On paper, the change didn’t sound like much. But in practice, it meant Keller could not interfere with or otherwise override Humane Society decisions. Previously, Keller could have stepped in when, for example, an owner changed his mind about surrendering his pet; now she was forced to sit on the sidelines.
Humane Society officials also made sure the news media would have a harder time getting their hands on contract violations written up by Keller, some of which turned up in a negative March 2001 Washington Times series on the Humane Society. In the June 2001 memorandum of understanding, the Department of Health essentially agreed to restrict the kinds of documents available under the Freedom of Information Act. “If the Department sends a written communication that could be interpreted in any way as critical…the communication will be clearly labeled as a draft…” Drafts are considered part of a deliberative process and can be exempt from disclosure under the Freedom of Information Act.
The Humane Society may not have liked the scrutiny of the District monitor or the media, but it’s shown on several occasions that it needed it.
Three years ago, the U.S. Fish and Wildlife Service found that the Humane Society had captured, rescued, received, and subsequently euthanized 881 federally protected migratory birds over four years. In a plea agreement, the Humane Society pleaded guilty to one misdemeanor count of capturing and killing three mockingbird hatchlings. A December 2001 audit by the Office of the Inspector General concluded that the Humane Society had failed to keep track of controlled substances at the shelter. The organization had also shorted the District of $76,000 in reimbursements, the audit reported. In their response to the audit, Humane Society officials contested the latter figure, but by their own accounting, the group owed the city $43,000.
In January 2002, the Washington Post reported that the Washington Humane Society allowed the Friendship Hospital for Animals to use cats and dogs from the D.C. Animal Shelter as blood donors.
And for years, animal-welfare advocates have also questioned the group’s euthanasia policies at the shelter. Under the Humane Society, D.C. shelter workers put down 66 percent of the animals it took in each year. That rate isn’t unusual for an open-access urban animal shelter. What upset some local animal-welfare advocates were stories of adoptable animals being killed simply for having colds or because the shelter didn’t have enough space.
One foster-care giver, for example, says that last spring she decided to adopt a 10-month-old cat. But when she called the shelter, it turned out that the cat, which had appeared alert, affectionate, and healthy the day before, had been euthanized that morning because: “She was sneezing.”
Washington Humane Society Executive Director Jody Huckaby says he can’t address the specific case, but the decision to euthanize is never simple or easy: “We make an assessment of adoptability. If over the course of a week an animal becomes ill, we have to take that into consideration.”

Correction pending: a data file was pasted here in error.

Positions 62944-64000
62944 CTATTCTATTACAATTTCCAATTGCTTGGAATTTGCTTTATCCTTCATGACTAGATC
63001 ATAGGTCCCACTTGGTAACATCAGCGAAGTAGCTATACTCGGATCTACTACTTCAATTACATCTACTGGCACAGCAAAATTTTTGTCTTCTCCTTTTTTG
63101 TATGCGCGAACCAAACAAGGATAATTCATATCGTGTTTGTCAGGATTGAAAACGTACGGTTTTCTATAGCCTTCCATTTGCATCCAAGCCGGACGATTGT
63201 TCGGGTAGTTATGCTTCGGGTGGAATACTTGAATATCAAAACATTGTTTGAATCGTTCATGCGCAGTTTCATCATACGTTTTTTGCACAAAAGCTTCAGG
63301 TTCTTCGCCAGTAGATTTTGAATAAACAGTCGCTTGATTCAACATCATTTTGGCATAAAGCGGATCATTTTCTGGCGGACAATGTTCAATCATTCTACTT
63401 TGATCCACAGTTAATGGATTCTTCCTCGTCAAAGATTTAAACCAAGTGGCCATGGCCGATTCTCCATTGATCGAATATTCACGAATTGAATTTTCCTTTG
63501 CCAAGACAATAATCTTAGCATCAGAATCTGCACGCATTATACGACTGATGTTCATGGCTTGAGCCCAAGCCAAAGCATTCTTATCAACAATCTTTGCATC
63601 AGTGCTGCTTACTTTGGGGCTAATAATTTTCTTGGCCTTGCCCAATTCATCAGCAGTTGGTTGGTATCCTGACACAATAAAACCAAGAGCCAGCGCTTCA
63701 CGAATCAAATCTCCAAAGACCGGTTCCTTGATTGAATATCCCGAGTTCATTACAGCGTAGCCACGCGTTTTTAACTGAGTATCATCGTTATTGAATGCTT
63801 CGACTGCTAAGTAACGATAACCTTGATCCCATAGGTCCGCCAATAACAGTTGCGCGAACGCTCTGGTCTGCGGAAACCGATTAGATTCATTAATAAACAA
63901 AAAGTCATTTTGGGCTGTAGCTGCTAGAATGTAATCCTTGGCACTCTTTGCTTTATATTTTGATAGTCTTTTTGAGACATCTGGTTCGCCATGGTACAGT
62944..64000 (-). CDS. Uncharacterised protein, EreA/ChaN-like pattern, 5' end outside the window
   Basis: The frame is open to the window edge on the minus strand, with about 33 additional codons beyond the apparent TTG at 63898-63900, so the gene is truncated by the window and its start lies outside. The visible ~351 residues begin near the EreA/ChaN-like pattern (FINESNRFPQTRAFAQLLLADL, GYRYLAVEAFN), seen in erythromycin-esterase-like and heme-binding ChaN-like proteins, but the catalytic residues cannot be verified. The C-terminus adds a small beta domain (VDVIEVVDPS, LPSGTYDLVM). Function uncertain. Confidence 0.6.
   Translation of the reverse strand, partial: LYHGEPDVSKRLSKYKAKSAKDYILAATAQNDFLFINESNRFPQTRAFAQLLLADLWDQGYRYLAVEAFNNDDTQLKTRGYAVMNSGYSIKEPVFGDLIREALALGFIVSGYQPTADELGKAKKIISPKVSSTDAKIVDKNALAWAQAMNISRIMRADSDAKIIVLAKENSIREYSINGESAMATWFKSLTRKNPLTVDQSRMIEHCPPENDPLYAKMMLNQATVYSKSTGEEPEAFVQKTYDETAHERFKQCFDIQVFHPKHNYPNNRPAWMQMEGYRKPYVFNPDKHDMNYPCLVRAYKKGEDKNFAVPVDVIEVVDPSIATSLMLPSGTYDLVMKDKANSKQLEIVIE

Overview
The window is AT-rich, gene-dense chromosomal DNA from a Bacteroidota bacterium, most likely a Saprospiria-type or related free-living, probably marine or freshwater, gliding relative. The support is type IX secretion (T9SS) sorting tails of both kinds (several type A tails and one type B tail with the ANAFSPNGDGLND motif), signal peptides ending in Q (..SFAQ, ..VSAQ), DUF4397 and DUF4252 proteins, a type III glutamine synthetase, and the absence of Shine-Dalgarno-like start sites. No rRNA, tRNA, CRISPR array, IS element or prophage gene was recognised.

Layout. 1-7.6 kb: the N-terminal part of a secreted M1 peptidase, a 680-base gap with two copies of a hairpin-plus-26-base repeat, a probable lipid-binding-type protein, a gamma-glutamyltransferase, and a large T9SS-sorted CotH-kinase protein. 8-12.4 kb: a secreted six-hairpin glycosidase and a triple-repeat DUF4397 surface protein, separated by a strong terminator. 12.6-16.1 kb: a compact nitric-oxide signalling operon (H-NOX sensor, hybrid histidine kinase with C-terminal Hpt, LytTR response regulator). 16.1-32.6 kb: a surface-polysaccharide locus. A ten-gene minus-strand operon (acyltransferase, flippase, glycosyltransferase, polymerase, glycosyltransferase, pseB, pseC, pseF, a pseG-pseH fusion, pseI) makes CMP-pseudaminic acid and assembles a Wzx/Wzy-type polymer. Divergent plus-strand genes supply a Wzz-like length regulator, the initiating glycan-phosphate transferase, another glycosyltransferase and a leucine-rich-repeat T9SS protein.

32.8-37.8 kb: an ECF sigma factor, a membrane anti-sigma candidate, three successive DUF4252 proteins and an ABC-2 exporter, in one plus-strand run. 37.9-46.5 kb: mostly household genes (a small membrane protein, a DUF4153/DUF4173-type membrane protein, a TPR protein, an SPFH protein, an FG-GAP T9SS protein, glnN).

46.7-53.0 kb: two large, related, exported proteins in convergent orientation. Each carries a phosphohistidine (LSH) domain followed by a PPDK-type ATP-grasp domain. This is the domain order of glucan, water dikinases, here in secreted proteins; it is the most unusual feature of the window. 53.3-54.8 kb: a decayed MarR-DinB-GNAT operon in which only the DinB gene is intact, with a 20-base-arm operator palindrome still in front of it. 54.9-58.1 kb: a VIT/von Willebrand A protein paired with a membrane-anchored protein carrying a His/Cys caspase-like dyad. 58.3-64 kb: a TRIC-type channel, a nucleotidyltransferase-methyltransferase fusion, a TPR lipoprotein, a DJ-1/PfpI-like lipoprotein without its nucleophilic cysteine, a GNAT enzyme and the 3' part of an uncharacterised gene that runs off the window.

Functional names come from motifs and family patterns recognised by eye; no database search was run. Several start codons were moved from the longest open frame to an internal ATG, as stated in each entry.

The shelter’s trigger finger appears to have made it a destination point for animal elimination. In one nine-month period in 2000, Madeleine Gioridano brought in 39 cats, 10 dogs, two mice, and a cockatiel that she picked up in various locations, including “Rt. 50,” the Bronx, and a Delaware pet shop. That’s a total of 52 animals, 43 of which were euthanized at the shelter. (Shelter records indicate that most of the animals were aggressive or sick.) Of the remaining nine, two were dead on arrival, four have incomplete records, and three lucky ones were later adopted.
The D.C. Department of Health investigated Gioridano’s visits to the shelter. The case was dropped after Gioridano stopped coming to the shelter, says an agency official.
The Washington Humane Society is accustomed to operating on its own terms. Since 1870, the society has operated under a congressional mandate to investigate cases of animal cruelty and neglect in the District. And it is the only agency in the city that does so. Its five humane-law-enforcement officers last year investigated more than 1,700 cases of abused and neglected animals.
No one, however, polices the animal police. If pet owners disagree with their decisions, they have to go to court. Details of the Humane Society’s anti-cruelty operation are not available through the Freedom of Information Act.
In a 1997 memo, Keller suggested that the Humane Society’s immunity from oversight in its cruelty operations had set a tone for the rest of the organization. “They resent any monitoring as they have never had any over their primary function of anticruelty authority….WHS prefers no oversight.”
Department of Health officials didn’t want whoever was going to be in charge of running the D.C. animal shelter to perpetuate any of the Humane Society’s headline-making blunders. They looked at the new contract as a way of forcing some changes. They didn’t want dogs and cats from the shelter used as blood donors. They didn’t want shelter employees taking press calls. And they wanted a monitor on site at New York Avenue.
The Humane Society, too, wanted some changes. “[T]he contract proposed by WHS would remove the District’s ability to oversee WHS’s operations as a District contractor, and would allow WHS to operate as an independent agency,” wrote then–Department of Health attorney Andrew Hoenig in a May 2, 2002, e-mail.
The fight over oversight helped slow down contract negotiations, which dragged on for the next two years, eventually prompting the Sept. 4, 2003, walkout.
Starting last spring, Humane Society officials refused to extend their contract with the city for longer than a week at a time. “Our vehicles were falling apart….The staff was going to walk. We weren’t trying to force the District’s hand. That was the best we could do,” says one official. In public, however, society officials blamed the city for yanking their chain.